Another discovery was yoga’s effect on my moods. As I placed my awareness on my breath, the poses, my focal point and my alignment – there was no space left for mind chatter. All the thoughts I had clamoring in my head during the day would melt away as I danced to my breath, listening only for the calls from my teacher and feeling the energy of my classmates. It was a beautiful, calming, stabilizing and flowing rhythm – and often transformed any low moods to a feeling of bliss.
I learned that our bodies hold emotions and as we release tensions and move further into our yoga practice, these emotions release. Sometimes, people would cry in yoga, having released some strong emotion. While that never happened to me, I did exorcise many demons on my mat, breathing them out as I moved from pose to pose.
Releasing Old Beliefs
Surprisingly, I found strength and challenge in yoga – trumping my once superior aerobic orientation and recognizing the value of this mind, body, spirit fitness. My body became stronger, my mind became calmer – and both body and mind found greater flexibility than I’d had before. I started leaving work earlier to make it to my yoga class, banishing my workaholic ways in the name of chasing my bliss. At work, people were asking me questions about yoga, noticing my new habits and envying my new calm. Combining yoga and recovery gave me a glow that looked to others like the fountain of youth – and they wanted to learn more about the source.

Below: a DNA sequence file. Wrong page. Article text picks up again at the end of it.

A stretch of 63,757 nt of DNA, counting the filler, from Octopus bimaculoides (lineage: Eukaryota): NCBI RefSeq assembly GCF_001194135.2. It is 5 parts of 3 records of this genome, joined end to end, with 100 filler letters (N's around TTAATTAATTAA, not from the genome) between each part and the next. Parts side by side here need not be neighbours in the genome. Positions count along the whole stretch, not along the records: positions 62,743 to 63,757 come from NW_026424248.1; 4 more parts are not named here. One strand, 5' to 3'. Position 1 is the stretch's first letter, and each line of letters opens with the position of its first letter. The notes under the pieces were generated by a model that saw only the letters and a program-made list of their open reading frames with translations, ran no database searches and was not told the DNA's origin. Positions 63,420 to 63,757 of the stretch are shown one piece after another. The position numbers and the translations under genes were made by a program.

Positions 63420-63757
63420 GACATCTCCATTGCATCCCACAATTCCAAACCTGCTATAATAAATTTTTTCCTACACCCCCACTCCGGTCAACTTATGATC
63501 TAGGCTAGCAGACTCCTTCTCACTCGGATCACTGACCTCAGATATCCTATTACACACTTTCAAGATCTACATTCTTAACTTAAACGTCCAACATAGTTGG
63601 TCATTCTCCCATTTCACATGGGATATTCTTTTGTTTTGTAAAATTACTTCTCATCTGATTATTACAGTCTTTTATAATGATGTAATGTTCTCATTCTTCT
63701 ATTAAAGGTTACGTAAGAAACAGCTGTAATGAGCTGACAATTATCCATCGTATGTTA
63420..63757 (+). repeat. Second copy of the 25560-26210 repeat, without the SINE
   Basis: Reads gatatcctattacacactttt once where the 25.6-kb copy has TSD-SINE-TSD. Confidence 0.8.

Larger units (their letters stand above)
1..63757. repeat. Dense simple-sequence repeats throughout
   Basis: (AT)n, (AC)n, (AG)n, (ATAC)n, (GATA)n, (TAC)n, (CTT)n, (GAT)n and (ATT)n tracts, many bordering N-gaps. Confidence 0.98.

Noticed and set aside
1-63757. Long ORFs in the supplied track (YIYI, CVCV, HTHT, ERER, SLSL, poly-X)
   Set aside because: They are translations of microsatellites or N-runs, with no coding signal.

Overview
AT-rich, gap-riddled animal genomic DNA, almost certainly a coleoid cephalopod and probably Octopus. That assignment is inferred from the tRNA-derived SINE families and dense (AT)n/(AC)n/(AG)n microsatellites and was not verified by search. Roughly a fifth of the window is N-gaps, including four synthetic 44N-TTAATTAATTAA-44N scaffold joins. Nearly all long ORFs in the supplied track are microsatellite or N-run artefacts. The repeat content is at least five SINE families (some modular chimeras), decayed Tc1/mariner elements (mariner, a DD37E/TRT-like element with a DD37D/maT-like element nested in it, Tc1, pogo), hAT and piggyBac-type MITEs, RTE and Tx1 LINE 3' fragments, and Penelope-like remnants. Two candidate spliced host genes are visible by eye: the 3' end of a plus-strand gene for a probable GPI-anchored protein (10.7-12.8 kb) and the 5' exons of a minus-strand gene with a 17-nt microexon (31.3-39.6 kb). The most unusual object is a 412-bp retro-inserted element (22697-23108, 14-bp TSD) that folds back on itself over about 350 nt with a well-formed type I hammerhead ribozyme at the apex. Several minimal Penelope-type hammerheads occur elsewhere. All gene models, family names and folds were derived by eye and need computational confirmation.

Beauty Takes A Backseat
Over the course of the year, I started to make plans to change my lifestyle, to leave my job and create the life I’d built my vision around. Somewhere during this time, I was startled to find that in packing for business trips, I’d choose my yoga mat over my blow dryer and flat iron, if short on space. Once so concerned with how I looked, I was much more concerned with how I felt.
My Own Voice
And so I evolved on my mat and in my life, opening up to the wonder of hearing my own voice and valuing my own experience. Yoga taught me to listen to my own voice, observe my body, to drop my judgment and to focus on the present moment. Most of all, it taught me to be grateful to this body, to this life – and that there is more out there than I could ever imagine – if only I would show up and be present.
Listening To Intuition
Three years ago, I took my Ashtanga yoga teacher training with David Swenson and his wife, Shelley Washington. It was an amazing experience to learn how to teach others to do the poses that shaped my life. I got to face my fears of doing something wrong and realize that all I could rely on was my intuition to guide me. This was when I knew how little I had valued my intuition — how foreign it was to me. Finding it again was what this training was all about for me. There are so many ways we can find what we’ve lost — or maybe never had. Go out, try something new and scary — you might be surprised at what you find.
More On Yoga
Tomorrow, I will focus on yoga and addictions, with more information on how it can help — including some really great resources that helped me along my journey. In the meantime, here is more information on the types of yoga, in case you want to learn more.
- Types of Yoga – cliff notes version
- Yoga Journal – Types of Yoga – More in-depth information and picking the style that’s right for you.